Hypoparathyroidism leads to low levels of calcium in the blood (hypocalcemia), which can cause symptoms such as muscle pain, muscle spasms, seizures, and rarely, cardiomyopathy. Hearing loss is the most consistent feature of Barakat syndrome. It is usually bilateral and can range from moderate to profound. The type of kidney disease present can vary from person to person. For example, some people with Barakat syndrome are born with structural kidney or urinary tract abnormalities (underdeveloped or abnormally-formed), while others may have functional abnormalities (such as nephrotic syndrome, hematuria, renal tubular acidosis, or chronic kidney disease).[1][2] Various additional features have been reported in some people with Barakat syndrome such as polycystic ovaries, distinctive facial features, ischemic stroke, retinitis pigmentosa, intellectual disability, growth failure, congenital heart disease, and other birth defects.[1][2][3]

Most cases of Barakat syndrome are caused by mutations in the GATA3 gene, or by a missing piece (deletion) of genetic material on chromosome 10 that includes the GATA3 gene.[1][2] Inheritance is autosomal dominant.[3][2] In some cases, the genetic cause is unknown. Barakat syndrome can be clinically diagnosed (without genetic testing) in a person with the complete triad of hypoparathyroidism, sensorineural deafness, and renal disease; or, in a person with two of these features who also has a positive family history. For those who have only deafness or renal disease, and for others who do not fit this criteria, genetic testing that identifies a GATA3 mutation is needed to confirm the diagnosis.[1][2]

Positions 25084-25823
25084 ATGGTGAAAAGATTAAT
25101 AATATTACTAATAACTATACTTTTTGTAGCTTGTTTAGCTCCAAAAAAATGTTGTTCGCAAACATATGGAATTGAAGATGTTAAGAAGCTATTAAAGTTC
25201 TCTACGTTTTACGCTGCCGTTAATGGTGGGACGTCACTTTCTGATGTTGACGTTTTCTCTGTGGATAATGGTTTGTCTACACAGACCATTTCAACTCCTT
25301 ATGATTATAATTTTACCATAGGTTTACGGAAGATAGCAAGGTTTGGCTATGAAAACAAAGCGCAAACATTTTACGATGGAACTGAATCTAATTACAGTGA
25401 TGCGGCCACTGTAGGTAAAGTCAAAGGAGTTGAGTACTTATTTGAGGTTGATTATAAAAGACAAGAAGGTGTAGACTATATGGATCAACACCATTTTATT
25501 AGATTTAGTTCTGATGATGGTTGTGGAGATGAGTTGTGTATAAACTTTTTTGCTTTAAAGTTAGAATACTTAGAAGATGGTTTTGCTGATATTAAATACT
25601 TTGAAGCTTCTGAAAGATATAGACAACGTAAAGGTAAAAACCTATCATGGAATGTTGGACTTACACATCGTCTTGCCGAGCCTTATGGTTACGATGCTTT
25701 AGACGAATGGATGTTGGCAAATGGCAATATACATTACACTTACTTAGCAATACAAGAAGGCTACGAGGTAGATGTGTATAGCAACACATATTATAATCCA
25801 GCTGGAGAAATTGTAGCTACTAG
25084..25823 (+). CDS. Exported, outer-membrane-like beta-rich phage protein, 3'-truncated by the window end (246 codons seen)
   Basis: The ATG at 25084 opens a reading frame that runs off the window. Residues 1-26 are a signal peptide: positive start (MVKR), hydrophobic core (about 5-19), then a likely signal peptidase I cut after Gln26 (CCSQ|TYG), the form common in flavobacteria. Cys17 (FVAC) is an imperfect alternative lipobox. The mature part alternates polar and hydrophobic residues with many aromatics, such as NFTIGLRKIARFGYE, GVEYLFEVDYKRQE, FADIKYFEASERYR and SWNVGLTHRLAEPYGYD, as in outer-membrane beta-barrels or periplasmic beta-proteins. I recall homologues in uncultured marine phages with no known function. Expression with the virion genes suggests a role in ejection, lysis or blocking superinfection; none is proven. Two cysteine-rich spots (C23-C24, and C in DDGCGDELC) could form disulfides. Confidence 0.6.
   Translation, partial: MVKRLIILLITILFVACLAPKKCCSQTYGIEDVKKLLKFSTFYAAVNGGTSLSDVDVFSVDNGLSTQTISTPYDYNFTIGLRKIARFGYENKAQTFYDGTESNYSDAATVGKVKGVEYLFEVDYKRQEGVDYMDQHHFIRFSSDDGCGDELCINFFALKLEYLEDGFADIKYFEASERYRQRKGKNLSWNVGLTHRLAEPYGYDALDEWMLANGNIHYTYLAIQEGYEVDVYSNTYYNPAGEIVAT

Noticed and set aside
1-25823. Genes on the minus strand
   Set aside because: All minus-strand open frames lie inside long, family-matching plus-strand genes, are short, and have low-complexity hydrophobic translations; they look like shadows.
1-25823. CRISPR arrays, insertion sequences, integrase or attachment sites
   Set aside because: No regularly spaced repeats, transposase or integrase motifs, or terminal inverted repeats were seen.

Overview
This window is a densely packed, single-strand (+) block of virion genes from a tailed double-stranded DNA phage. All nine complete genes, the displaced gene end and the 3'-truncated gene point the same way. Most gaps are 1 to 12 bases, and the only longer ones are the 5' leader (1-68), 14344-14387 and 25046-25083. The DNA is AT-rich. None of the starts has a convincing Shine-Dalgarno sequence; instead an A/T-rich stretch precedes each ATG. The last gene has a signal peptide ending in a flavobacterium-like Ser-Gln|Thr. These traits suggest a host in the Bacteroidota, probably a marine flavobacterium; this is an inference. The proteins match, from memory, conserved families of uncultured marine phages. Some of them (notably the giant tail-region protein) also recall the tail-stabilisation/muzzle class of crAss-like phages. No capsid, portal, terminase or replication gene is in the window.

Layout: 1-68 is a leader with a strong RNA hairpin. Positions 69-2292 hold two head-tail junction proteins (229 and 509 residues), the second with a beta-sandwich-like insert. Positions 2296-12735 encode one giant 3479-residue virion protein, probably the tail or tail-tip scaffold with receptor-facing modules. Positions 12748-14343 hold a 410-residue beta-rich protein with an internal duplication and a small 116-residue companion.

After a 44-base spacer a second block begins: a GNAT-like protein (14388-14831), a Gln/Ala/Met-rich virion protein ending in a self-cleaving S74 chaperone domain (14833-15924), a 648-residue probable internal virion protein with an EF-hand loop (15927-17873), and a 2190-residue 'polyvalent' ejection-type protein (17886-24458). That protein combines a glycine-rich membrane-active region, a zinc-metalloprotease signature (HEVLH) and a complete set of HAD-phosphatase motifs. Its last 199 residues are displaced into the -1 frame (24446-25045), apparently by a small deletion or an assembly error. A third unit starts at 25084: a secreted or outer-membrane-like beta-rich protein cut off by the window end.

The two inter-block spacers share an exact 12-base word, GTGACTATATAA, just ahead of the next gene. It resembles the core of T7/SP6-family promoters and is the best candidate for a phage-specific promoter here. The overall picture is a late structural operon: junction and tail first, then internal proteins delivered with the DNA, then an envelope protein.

Treatment for Barakat syndrome depends on the symptoms present and the severity in each person. Hypocalcemia may be treated with oral calcium and calcitriol, intravenous calcium gluconate, or parathyroid hormone injection. Hearing loss may be treated with hearing amplification and/or cochlear implantation.[1] Treatment of kidney disease depends on the abnormality present. Some minor abnormalities may not need to be treated while others may require medications, surgery, or kidney transplantation.[1][2] The long-term outlook (prognosis) usually depends on the severity of kidney disease, and those with minor kidney problems have a normal life expectancy.[1][2]


This table lists symptoms that people with this disease may have. For most diseases, symptoms will vary from person to person. People with the same disease may not have all the symptoms listed. This information comes from a database called the Human Phenotype Ontology (HPO) . The HPO collects information on symptoms that have been described in medical resources. The HPO is updated regularly. Use the HPO ID to access more in-depth information about a symptom.